High-achieving young people often credit their accomplishments to the help of a caring educator who fueled their interests and guided their learning. Don’t miss the opportunity to be this type of educator.
- Excerpted from Genius Denied, pp. 183-185, with minor modifications and links added.
Strategies for Meeting the Needs of Gifted Learners
Assouline, Susan & Lupkowski-Shoplik, Ann, Developing Math Talent. Prufrock Press Inc.
Clark, Barbara, Growing up gifted: Developing the potential of children at home and at school. Prentice Hall.
Davidsons with Vanderkam, L.,Genius Denied: How to stop wasting our brightest young minds. Simon & Schuster.
Davidson Institute for Talent Development, "Best Practices of Schools that Nurture Excellence."
Davidson Institute or Talent Development, "Educational Options for Highly Gifted Learners."
Davidson Institute or Talent Development, "Successful strategies for teaching gifted learners."
Kearney, Kathi, "Highly gifted children in full inclusion classrooms."
Robinson, Nancy, "Necessity is the mother of invention: The roots of our system of providing educational alternatives for gifted students."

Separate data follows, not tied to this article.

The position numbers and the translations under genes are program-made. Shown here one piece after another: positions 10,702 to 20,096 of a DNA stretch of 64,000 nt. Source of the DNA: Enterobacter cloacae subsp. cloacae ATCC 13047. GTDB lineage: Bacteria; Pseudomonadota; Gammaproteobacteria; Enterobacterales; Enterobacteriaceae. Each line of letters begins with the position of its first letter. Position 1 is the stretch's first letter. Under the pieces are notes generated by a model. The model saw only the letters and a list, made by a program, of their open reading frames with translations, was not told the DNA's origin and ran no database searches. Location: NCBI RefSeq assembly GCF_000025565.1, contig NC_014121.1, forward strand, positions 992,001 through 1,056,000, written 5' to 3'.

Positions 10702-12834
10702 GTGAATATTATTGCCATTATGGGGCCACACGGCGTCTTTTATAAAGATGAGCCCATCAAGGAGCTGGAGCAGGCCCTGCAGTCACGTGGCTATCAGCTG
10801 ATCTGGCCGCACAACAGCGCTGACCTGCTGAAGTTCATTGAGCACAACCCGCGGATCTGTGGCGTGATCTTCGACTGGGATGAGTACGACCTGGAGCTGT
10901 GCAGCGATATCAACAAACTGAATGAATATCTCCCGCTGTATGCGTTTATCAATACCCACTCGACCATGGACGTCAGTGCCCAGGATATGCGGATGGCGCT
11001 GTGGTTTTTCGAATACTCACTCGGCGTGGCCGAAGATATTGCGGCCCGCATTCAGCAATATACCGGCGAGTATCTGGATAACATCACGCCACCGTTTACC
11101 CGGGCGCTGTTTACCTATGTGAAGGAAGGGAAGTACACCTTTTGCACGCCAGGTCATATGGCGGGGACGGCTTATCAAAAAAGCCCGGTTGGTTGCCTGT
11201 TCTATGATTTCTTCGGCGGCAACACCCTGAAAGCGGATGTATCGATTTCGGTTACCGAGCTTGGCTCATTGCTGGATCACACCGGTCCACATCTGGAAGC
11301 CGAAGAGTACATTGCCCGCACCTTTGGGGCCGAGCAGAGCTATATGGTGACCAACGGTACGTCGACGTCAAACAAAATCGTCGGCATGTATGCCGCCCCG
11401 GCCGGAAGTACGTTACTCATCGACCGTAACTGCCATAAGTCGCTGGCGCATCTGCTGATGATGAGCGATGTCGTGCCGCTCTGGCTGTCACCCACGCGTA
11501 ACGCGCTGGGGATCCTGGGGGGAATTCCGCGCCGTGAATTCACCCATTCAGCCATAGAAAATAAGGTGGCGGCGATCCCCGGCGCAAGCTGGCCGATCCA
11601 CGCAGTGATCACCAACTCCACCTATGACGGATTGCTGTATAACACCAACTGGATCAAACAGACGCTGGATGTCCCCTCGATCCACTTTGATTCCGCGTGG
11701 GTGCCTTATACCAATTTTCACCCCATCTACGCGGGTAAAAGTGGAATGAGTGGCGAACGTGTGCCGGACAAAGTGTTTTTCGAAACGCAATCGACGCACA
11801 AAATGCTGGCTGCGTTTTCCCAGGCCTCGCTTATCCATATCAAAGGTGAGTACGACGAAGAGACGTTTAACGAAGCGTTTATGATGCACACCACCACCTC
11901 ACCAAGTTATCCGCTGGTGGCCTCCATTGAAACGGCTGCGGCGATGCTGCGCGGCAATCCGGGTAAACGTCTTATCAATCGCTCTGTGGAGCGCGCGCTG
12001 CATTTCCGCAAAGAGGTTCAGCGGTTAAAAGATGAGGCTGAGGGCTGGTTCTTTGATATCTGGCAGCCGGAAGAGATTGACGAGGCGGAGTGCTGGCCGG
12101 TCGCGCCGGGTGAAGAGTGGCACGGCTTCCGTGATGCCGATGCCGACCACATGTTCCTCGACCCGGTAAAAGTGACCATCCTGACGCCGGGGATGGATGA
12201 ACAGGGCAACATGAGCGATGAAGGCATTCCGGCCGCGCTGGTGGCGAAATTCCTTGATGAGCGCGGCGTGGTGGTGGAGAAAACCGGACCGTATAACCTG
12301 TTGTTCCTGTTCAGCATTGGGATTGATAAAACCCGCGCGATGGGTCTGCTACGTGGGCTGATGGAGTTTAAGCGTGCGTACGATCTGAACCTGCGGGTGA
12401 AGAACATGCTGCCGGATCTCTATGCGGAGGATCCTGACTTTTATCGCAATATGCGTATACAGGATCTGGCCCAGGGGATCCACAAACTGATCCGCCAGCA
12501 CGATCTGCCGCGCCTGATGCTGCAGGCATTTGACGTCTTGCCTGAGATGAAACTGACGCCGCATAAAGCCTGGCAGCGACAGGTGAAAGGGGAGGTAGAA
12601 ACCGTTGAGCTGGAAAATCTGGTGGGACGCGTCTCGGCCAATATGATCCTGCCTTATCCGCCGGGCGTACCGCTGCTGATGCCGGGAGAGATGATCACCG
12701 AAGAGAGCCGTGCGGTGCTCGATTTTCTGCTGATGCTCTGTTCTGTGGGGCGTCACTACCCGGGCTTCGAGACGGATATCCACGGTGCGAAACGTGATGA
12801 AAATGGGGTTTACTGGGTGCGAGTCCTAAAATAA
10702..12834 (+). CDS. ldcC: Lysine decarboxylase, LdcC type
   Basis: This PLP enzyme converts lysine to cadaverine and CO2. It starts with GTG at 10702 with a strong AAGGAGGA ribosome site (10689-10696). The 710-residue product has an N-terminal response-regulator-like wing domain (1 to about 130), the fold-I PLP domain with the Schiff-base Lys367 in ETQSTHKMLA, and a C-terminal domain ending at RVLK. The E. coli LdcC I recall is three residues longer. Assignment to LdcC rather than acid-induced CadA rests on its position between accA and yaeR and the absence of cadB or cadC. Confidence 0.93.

Rogers, Karen, "Grouping the gifted and talented: Questions and answers."
VanTassel-Baska, Joyce,"Basic educational options for gifted students in schools."
Stanley, Julian,"Helping students learn only what they don’t already know."
Underachievement of Gifted Students
Emerick, Linda,"Academic underachievement among the gifted: Students’ perceptions of factors that reverse the pattern."
Peterson, Jean & Colangelo, Nicholas, "Gifted achievers and underachievers: A comparison of patterns found in school files."
Reis, Sally & McCoach, D. Betsy, "The underachievement of gifted students: What do we know and where do we go?"
What the Research Says
Acceleration Institute, Iowa acceleration scale: A guide for whole-grade acceleration K-8
Acceleration Institute, A nation empowered: Evidence trumps the excuses holding back America’s brightest students
Acceleration Institute, A nation deceived: How schools hold back America's brightest students
Davidson Institute for Talent Development, "What the research says about gifted learners."
Gross, Miraca, "The use of radical acceleration in cases of extremely intellectual precocity."
Kulik, James,"An analysis of research on ability grouping."
Stanley, Julian, Lupkowski, Ann & Assouline, Susan, "Eight considerations for mathematically talented youth."
This article is provided as a service of the Davidson Institute for Talent Development, a 501(c)3 nonprofit dedicated to supporting profoundly gifted young people 18 and under. To learn more about the Davidson Institute’s programs, please visit www.DavidsonGifted.org.
The appearance of any information in the Davidson Institute's Database does not imply an endorsement by, or any affiliation with, the Davidson Institute. All information presented is for informational purposes only and is solely the opinion of and the responsibility of the author. Although reasonable effort is made to present accurate information, the Davidson Institute makes no guarantees of any kind, including as to accuracy or completeness. Use of such information is at the sole risk of the reader.